The first Empire to rule all of Mesopotamia was the Akkadian Empire. It lasted for around 200 years from 2300 BC to 2100 BC.
How it Began
The Akkadians lived in northern Mesopotamia while the Sumerians lived in the south. They had a similar government and culture as the Sumerians, but spoke a different language. The government was made up of individual city-states. This was where each city had its own ruler that controlled the city and the surrounding area. Initially these city-states were not united and often warred with each other.
Over time, the Akkadian rulers began to see the advantage of uniting many of their cities under a single nation. They began to form alliances and work together.
Sargon of Akkad
from the Iraqi Directorate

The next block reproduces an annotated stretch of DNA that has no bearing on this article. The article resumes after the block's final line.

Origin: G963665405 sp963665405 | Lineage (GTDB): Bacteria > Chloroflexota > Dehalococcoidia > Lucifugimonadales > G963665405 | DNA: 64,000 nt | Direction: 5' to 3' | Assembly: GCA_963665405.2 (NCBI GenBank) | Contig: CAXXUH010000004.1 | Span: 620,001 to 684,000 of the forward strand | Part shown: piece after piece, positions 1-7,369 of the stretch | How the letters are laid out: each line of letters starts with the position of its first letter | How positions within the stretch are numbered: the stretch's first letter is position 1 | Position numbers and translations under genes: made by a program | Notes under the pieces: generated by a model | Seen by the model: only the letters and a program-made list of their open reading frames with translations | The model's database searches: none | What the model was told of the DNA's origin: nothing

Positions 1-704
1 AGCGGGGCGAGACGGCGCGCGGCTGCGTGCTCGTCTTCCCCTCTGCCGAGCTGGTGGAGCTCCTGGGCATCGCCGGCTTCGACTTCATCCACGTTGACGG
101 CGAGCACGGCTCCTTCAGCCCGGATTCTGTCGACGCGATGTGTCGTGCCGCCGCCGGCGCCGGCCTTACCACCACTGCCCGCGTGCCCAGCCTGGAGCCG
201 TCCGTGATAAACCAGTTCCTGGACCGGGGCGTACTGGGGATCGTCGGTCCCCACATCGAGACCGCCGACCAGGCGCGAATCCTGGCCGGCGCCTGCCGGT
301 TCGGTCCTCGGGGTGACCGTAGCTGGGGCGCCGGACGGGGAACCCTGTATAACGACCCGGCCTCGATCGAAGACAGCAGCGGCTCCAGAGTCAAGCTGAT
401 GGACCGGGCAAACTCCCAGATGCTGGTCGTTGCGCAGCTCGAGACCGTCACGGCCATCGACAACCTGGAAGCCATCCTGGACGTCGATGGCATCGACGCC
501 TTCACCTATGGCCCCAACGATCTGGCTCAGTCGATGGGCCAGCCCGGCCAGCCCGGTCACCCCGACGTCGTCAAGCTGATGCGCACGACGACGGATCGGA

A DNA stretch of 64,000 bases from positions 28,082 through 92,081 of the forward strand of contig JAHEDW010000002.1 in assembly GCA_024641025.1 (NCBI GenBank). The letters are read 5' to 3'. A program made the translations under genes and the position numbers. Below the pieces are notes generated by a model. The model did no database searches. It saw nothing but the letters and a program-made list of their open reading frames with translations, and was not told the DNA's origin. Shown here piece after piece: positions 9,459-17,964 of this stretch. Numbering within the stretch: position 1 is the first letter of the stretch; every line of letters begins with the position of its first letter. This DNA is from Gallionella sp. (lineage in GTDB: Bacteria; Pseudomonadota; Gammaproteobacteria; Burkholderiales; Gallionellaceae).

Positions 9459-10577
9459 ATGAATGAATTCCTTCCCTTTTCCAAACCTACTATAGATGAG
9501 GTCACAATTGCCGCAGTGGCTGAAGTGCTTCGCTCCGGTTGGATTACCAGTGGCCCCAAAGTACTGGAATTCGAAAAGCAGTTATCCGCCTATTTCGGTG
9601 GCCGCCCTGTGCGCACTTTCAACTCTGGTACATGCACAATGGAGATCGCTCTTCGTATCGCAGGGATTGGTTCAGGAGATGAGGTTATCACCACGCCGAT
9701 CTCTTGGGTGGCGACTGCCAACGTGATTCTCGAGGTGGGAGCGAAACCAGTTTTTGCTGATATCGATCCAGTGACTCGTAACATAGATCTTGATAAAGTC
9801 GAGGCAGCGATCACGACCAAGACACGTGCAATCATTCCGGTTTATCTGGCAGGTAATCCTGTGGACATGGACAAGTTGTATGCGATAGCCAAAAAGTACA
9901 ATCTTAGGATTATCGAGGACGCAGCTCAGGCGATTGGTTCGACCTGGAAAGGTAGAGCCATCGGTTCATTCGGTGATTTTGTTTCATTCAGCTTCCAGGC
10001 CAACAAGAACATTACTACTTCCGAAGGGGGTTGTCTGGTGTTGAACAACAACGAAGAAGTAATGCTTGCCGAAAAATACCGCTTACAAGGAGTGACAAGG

General of Antiquities
Sargon the Great
Around 2300 BC Sargon the Great rose to power. He established his own city named Akkad. When the powerful Sumerian city of Uruk attacked his city, he fought back and eventually conquered Uruk. He then went on to conquer all of the Sumerian city-states and united northern and southern Mesopotamia under a single ruler.
The Empire Expands
Over the next two hundred years, the Akkadian Empire continued to expand. They attacked and conquered the Elamites to the east. They moved south to Oman. They even went as far west as the Mediterranean Sea and Syria.
One of the great kings of Akkad was Naram-Sin. He was the grandson of Sargon the Great. Naram-Sin ruled for over 50 years. He crushed revolts and expanded the empire. His reign is considered the peak of the Akkadian Empire.
Fall of the Empire
In 2100 BC the Sumerian city of Ur rose back into power conquering the city of Akkad. The Empire was now ruled by a Sumerian king, but was still united. The empire grew weaker, however, and was eventually conquered by the Amorites in around 2000 BC.
Interesting Facts About the Akkadians
Learn More about Ancient Mesopotamia:
History >> Ancient Mesopotamia
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